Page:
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United States Department of Agriculture

Agricultural Research Service

Title: Uncoupling Protein Expression in Skeletal Muscle and Adipose Tissue in Response to in Vivo Porcine Somatotropin Treatment

Authors
item Ramsay, Timothy
item Mitchell, Alva
item Richards, Mark

Submitted to: Journal of Animal Science
Publication Type: Peer Reviewed Journal
Publication Acceptance Date: December 1, 2006
Publication Date: August 1, 2008
Citation: Ramsay, T.G., Mitchell, A.D., Richards, M.P. 2008. Uncoupling protein expression in skeletal muscle and adipose tissue in response to in vivo porcine somatotropin treatment. Domestic Animal Endorcinology. 35(2): 130-141.

Interpretive Summary: The uncoupling proteins are thought to be involved in waste heat production, reducing the energy efficiency of growth in animals. Previous studies have detected their presence in swine and their regulation by the endocrine system. This study attempted to determine whether the uncoupling proteins 2 and 3 contribute to the increased heat production observed in somatropin treated swine. The data demonstrate that the uncoupling proteins are responsive to somatotropin treatment in finishing swine. Secondly, uncoupling protein response is highly tissue specific. Correlation analysis indicated a potential role for insulin like growth factor 1 in the regulation of the uncoupling proteins. These results suggest the possibility to manipulate the efficiency of growth in finishing animals by altering the expression of genes associated with heat production and metabolism at a time when changes in body composition can be critical for improving profitability.

Technical Abstract: The present study was performed to examine the response of uncoupling protein (UCP) 2 and UCP3 genes to porcine (p) ST stimuli in finishing pigs. Twelve crossbred barrows (Yorkshire x Landrace) were used in this study. Animals were individually fed a basal diet containing 18% CP, 1.2% lysine, and 3.5 Mcal of DE/kg ad libitum. At 90 kg, six pigs were treated with daily injections of recombinant pST (10 mg) in sterile bicarbonate buffer. The other six pigs were injected with sterile bicarbonate buffer (controls). With initiation of pST treatment, the amount of feed offered was 85% of calculated ad libitum intake, based upon BW and adjusted every 3 d. Diet restriction was performed to correct for the effects of the known inhibition in feed intake due to pST treatment in swine. Animals were maintained on treatment for 2 wk. A blood sample was obtained from each pig on d14 of treatment 6 h after pST injection. Tissue samples were collected on d15, frozen in liquid nitrogen and stored at -80ºC prior to analysis for mRNA abundance. Total RNA was amplified by reverse transcription - PCR with subsequent quantification of transcripts by capillary electrophoresis with laser-induced fluorescence detection. Samples included outer subcutaneous adipose tissue (OSQ), middle subcutaneous adipose tissue (MSQ), leaf fat, liver, longissimus (LM) and biceps femoris (BF). Treatment with pST increased serum triglycerides (p = 0.037) and non-esterified fatty acid (P = 0.002) concentrations relative to control pigs. Serum glucose concentration was unaffected by pST treatment in swine (p = 0.268). Serum IGF-I (P = 0.002), insulin (P = 0.004), thyroxine (P = 0.002) and triiodothyronine (P = 0.005) concentrations were elevated by pST treatment while serum cortisol concentration was unaffected (P = 0.699). UCP2 mRNA abundance was increased in liver (P = 0.001) and all three sites of adipose tissue deposition by pST treatment (P < 0.05). Administration of pST increased UCP3 mRNA abundance by 42% in LM (P = 0.003) relative to control animals. The present data suggest that pST or the metabolic adaptations to pST have a role in regulating UCP2 and UCP3 expression.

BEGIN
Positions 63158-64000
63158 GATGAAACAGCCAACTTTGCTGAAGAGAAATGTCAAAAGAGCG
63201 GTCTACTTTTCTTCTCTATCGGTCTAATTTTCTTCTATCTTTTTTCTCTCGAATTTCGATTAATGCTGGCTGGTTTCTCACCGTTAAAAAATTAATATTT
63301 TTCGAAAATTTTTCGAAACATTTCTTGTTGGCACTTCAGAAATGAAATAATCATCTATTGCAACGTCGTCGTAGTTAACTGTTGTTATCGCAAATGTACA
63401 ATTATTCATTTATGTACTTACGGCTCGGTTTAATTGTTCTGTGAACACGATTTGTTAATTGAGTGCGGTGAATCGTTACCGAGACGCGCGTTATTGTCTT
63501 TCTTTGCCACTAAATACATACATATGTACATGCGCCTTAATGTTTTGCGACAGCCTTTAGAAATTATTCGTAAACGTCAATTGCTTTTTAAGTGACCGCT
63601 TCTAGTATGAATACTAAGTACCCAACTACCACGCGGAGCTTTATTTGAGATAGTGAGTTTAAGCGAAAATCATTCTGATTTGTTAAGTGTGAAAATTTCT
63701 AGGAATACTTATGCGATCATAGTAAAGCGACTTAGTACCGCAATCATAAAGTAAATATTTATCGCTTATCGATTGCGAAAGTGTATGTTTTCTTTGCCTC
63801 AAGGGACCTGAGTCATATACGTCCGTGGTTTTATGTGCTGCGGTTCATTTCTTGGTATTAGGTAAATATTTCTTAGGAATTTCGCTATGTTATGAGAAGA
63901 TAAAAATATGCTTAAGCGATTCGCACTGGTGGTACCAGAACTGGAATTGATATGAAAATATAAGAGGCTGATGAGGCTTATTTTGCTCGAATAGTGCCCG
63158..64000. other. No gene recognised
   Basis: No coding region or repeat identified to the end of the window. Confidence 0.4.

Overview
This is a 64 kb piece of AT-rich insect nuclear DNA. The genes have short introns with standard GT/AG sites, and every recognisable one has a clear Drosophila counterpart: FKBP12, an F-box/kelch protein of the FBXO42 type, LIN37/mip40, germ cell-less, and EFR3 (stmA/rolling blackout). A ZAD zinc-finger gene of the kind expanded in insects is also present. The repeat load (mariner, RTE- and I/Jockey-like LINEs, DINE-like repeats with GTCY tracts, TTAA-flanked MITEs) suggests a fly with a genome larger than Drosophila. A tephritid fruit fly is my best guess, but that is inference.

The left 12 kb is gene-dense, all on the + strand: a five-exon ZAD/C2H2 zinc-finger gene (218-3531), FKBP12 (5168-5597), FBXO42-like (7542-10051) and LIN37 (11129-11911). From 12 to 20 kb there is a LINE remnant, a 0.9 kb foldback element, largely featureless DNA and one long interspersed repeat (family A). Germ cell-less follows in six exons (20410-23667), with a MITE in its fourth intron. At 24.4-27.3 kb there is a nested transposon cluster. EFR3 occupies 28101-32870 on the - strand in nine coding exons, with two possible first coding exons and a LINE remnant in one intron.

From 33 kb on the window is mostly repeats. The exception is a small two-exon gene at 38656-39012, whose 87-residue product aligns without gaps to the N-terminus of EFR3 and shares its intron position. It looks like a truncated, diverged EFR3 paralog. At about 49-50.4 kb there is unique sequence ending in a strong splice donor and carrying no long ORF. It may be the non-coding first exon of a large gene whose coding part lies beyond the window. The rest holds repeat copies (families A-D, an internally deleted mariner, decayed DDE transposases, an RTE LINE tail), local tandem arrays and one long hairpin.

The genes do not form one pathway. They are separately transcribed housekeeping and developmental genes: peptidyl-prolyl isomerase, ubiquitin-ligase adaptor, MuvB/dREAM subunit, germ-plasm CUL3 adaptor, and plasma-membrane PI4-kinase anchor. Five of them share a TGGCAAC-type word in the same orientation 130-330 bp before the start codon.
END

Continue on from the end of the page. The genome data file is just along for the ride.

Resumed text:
Last Modified: 10/30/2014
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